At the other extreme, a company's bondholders may view the deferred-compensation plan as less expensive if plan assets are subject to their claims. The plan also encourages employees to help maintain the company's financial well-being. The effect of the plan on the value of the company balances the costs of the plan against its effects against future profitability.

Managers should realize that employees arrange their own affairs to reduce their exposure to adverse events, which may affect their productivity and allegiance. Individuals will diversify their employment risk by developing a variety of skills and maintaining contacts where opportunities are likely to develop. Employees also can arrange their personal affairs to reduce exposure to adverse events. For example, an employee concerned about the possibility of being laid off may choose to live in an apartment rather than own a house.

According to the Sept. 19, 1989, edition of The Wall Street Journal, trends have developed among large companies toward special funding or security arrangements for benefit plans covering top managers. It reported that most of these secured plans provide payment assurance in the event of takeovers but not bankruptcy. Presumably, the company's financial condition is a responsibility of top managers, so the lack of assurance in a bankruptcy aligns managers' and stockholders' incentives. The assurance of benefits in a takeover prevents the stockholders from enriching themselves at managers' expense.

The effect of an employee benefit program on a company's value is evaluated by considering whether an outside investor would be willing to contribute funds to operate the program. In making the evaluation, the investor would consider intangible factors such as effects on employee allegiance and morale. Benefit programs may enhance company value when the resulting improvement in employee morale increases productivity or encourages workers to focus on the firm's reputation or customer satisfaction.

Risk Manager as Specialist

The value-of-firm principle ties the objectives of risk managers to those of managers in other areas such as marketing and finance. The principle unifies the generalist view of risk management advocated by H. Felix Kloman in the April 1990 issue of Risk Management with views of others who regard the discipline as more specialized. However, this unifying objective does not imply that the risk manager and marketing manager do the same thing, except in the most generic sense. Rather, specialization defines the boundaries of their respective disciplines. The risk management rationale rests on this specialization, not on any set of objectives unique to the profession. In committing the company's resources to activities, the risk manager should consider whether an outside investor would be willing to contribute needed funds. Activities meeting this standard of cost-effectiveness serve the interests of the company's owners as well as the risk manager.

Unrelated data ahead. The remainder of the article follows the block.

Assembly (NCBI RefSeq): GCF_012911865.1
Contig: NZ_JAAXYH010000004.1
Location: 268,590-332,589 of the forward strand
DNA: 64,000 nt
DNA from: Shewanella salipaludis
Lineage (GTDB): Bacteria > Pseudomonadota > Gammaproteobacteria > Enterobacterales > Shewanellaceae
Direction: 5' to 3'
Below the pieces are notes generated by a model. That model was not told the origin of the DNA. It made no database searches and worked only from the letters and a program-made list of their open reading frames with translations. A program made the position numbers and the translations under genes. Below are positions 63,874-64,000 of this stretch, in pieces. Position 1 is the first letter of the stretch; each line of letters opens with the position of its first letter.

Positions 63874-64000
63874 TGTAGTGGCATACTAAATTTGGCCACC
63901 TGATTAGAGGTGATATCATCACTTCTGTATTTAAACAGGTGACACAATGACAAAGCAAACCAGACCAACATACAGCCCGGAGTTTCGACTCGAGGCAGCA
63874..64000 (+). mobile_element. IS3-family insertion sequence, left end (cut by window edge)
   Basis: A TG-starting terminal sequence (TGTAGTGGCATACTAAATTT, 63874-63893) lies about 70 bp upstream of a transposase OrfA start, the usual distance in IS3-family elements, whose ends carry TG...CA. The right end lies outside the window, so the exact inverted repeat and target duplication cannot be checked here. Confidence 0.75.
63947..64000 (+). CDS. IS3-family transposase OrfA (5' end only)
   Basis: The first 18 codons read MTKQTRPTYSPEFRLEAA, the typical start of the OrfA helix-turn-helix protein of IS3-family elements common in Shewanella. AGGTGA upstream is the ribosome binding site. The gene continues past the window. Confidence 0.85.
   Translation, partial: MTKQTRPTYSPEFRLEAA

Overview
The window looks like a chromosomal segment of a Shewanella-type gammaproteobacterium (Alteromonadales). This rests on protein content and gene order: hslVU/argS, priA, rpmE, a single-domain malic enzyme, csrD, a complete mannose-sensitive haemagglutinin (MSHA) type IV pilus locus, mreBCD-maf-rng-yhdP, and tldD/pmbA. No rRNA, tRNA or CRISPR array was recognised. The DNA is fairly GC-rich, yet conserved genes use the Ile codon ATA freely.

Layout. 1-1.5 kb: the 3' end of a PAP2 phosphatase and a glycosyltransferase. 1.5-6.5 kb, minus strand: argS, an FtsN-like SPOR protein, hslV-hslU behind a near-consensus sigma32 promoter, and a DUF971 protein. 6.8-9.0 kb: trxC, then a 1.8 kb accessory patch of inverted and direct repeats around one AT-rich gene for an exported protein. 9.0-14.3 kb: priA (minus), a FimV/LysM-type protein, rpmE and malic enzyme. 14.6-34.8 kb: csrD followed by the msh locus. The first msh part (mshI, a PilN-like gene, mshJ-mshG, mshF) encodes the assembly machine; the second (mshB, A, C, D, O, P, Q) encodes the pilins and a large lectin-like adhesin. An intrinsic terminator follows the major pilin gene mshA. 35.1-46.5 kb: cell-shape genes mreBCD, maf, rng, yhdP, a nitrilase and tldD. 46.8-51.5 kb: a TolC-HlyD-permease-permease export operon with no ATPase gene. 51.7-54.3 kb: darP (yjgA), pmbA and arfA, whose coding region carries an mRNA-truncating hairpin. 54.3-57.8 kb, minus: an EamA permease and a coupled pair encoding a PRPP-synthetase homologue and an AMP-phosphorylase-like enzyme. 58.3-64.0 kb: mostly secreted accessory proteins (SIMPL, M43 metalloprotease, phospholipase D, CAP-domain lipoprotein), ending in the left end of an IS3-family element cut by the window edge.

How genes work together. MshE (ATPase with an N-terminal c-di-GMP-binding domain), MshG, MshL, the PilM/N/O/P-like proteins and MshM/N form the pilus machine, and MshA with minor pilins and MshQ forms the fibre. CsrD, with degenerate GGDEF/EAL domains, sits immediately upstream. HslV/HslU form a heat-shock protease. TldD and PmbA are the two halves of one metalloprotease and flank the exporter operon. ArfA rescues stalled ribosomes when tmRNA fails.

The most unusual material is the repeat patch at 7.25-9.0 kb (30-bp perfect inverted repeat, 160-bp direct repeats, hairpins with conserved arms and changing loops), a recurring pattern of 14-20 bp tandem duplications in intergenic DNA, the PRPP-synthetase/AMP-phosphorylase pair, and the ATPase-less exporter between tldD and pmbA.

COPYRIGHT 1991 Risk Management Society Publishing, Inc.
No portion of this article can be reproduced without the express written permission from the copyright holder.
Copyright 1991 Gale, Cengage Learning. All rights reserved.

Article Details
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Author:Smith, Michael L.; Williams, C. Arthur, Jr.
Publication:Risk Management
Date:Apr 1, 1991
Previous Article:Risk management: a retrospective view.
Next Article:Making risk management happen in your organization.